There are feeders that hang from it as well, for peanuts, fat balls, and seeds that I mix with mealworms. We get a good variety of birds, mostly tits... blue, great , and long-tailed, but also sparrows, the robin, dunnocks, thrush, blackbirds, goldfinch, nut hatch, doves, the local jackdaw colony, and the other day a pheasant.
The little cat habitually sits in her box outside the back door and watches them, it is just too far to take them by surprise, but the other morning the pheasant was surprised by me opening the door for the cat, and took off with a lot of loud calling and clattering of wings. The cat shot back into the house between my legs.
We had regular visits from a pheasant during the summer, but that one was half tame and would simply maintain a distance of about ten feet from me if I was in the garden. He and the cat had eyed each other up and obviously decided ‘It’s not worth it’ as they then each managed to pretend, very successfully, that the other did not exist. One could tell it was a pretence by the exact, diplomatic, distance maintained between them.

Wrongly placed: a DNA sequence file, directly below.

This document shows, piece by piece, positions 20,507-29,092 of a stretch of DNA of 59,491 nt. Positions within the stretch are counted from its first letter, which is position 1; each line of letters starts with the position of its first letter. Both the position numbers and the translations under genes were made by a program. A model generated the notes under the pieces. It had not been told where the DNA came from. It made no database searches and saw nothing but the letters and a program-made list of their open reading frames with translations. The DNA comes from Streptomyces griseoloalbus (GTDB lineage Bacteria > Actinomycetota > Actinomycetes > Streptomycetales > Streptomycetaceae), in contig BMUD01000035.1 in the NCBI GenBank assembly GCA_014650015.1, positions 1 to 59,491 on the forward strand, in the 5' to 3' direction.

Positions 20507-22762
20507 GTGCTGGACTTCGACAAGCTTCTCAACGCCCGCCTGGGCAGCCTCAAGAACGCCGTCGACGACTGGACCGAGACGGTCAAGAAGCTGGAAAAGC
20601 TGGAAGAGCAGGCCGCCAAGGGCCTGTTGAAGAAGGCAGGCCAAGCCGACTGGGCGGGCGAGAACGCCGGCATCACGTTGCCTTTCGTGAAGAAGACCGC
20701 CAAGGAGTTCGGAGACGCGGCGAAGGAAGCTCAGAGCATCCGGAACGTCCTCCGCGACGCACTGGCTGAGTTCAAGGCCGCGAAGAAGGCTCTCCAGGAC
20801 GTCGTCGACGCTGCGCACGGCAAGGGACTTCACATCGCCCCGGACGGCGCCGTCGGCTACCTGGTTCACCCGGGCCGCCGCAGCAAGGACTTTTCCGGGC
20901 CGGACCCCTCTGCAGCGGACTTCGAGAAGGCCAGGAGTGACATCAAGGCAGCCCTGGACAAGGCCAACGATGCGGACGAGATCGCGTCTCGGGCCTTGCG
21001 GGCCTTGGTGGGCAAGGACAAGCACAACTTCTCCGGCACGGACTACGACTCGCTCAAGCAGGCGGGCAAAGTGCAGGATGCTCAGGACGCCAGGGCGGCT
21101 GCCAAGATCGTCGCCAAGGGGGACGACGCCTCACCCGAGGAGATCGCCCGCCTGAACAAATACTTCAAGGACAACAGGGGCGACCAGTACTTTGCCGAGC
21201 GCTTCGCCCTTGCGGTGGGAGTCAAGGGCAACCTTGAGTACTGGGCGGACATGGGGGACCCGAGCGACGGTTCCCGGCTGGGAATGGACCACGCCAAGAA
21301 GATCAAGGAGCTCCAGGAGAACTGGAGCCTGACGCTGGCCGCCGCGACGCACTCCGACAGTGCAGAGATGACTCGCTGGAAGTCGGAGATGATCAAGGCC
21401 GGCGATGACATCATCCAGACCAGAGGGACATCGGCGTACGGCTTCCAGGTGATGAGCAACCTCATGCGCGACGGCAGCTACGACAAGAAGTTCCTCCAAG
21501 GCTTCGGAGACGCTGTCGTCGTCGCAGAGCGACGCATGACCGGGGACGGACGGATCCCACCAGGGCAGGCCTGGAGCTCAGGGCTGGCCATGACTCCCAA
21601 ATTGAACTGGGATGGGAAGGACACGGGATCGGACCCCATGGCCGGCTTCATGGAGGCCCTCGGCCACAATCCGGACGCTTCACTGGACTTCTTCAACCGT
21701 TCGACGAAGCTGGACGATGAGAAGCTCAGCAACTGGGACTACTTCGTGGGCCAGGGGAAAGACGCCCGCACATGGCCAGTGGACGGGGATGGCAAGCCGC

Other visitors are the barred woodpeckers, male and female. I have a small pair of brass opera glasses that I bought years ago in a boot sale and keep on the kitchen windowsill, for watching. I was a bit puzzled as the male woodpecker kept going from the hanging peanuts to the spile and pecking at the deep cracks in it, I had often seen tits investigating them for spiders and insects, but they never had much joy, too dense a bird population, why did he keep returning to the same place?
After bit of close observation I realised the peanuts were slipping out of the holder, but were still too big for him to manage. He was taking them out and jamming them in the crack, where they were held and he could hammer at them. That is really clever, that is tool use; I have watched humans trying to manipulate stuff that needed holding still, and getting in a mess for not having thought of it. Birdbrain?
I notice Microsoft flags up ‘spile’, it is a common word in these parts for a heavy stake, usually chestnut. Sweet chestnut is grown in coppice woods for various uses, fencing, charcoal, etc., but at twelve years old they provide hop poles. Maybe eighteen to twenty foot long poles that support the strings the hops grow up. When the bit in the ground rots the shortened poles are sold off, and my spile is a section cut from one of these.